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Practising Open Disclosure: clinical incident communication and systems improvement


Iedema, R and Jorm, C and Wakefield, J and Ryan, C and Dunn, S, Practising Open Disclosure: clinical incident communication and systems improvement, Sociology of Health and Illness: A Journal of Medical Sociology, 31, (2) pp. 262-277. ISSN 0141-9889 (2009) [Refereed Article]

DOI: doi:10.1111/j.1467-9566.2008.01131.x


This article explores the way that professionals are being inducted into articulating apologies to consumers of their services, in this case clinicians apologising to patients. The article focuses on the policy of Open Disclosure that is being adopted by health care organisations in the US, Canada, the UK and Australia and other nations. Open Disclosure policy mandates 'open discussion of clinical incidents' with patient victims. In Australia, Open Disclosure policy implementation is currently being complemented by intensive staff training, involving simulation of apology scenarios with actor-patients. The article presents an analysis of data collected from such training sessions. The analysis shows how simulated apologising engages frontline staff in evaluating the efficacy of their disclosures, and how staff may thereby be inducted into reconciling their affective and reflexive sensibilities with their organisational and professional responsibilities, and thereby produce the required organisational apology. The article concludes that Open Disclosure, besides potentially relaxing tensions between clinicians and consumers, may also affect how staff experience and enact their role in the overall system of health care organisation.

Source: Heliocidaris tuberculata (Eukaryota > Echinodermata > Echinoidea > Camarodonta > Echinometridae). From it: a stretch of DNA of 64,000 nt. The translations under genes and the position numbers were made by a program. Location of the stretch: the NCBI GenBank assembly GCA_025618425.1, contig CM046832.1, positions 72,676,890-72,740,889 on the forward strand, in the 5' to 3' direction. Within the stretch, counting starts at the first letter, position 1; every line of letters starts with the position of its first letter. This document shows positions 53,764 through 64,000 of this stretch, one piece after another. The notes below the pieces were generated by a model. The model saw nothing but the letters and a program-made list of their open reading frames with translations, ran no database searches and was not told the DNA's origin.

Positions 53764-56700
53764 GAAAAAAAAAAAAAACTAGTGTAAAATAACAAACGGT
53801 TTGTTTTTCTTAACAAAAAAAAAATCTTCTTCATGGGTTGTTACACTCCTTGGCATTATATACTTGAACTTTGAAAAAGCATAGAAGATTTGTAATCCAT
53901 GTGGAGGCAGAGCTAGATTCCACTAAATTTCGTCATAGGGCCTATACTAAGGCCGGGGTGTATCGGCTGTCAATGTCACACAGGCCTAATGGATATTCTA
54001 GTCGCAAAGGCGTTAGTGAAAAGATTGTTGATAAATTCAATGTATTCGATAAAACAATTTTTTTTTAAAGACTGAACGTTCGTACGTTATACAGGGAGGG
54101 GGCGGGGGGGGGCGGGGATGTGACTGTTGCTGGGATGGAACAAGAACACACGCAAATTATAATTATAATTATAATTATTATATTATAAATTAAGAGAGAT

Item Details

Item Type:Refereed Article
Keywords:Open Disclosure, apology, simulation training, incident communication
Research Division:Health Sciences
Research Group:Health services and systems
Research Field:Health services and systems not elsewhere classified
Objective Division:Health
Objective Group:Evaluation of health and support services
Objective Field:Social structure and health
UTAS Author:Iedema, R (Professor Rick Iedema)
ID Code:94300
Year Published:2009
Web of Science® Times Cited:14
Deposited By:Health Sciences B
Deposited On:2014-09-05
Last Modified:2014-09-05

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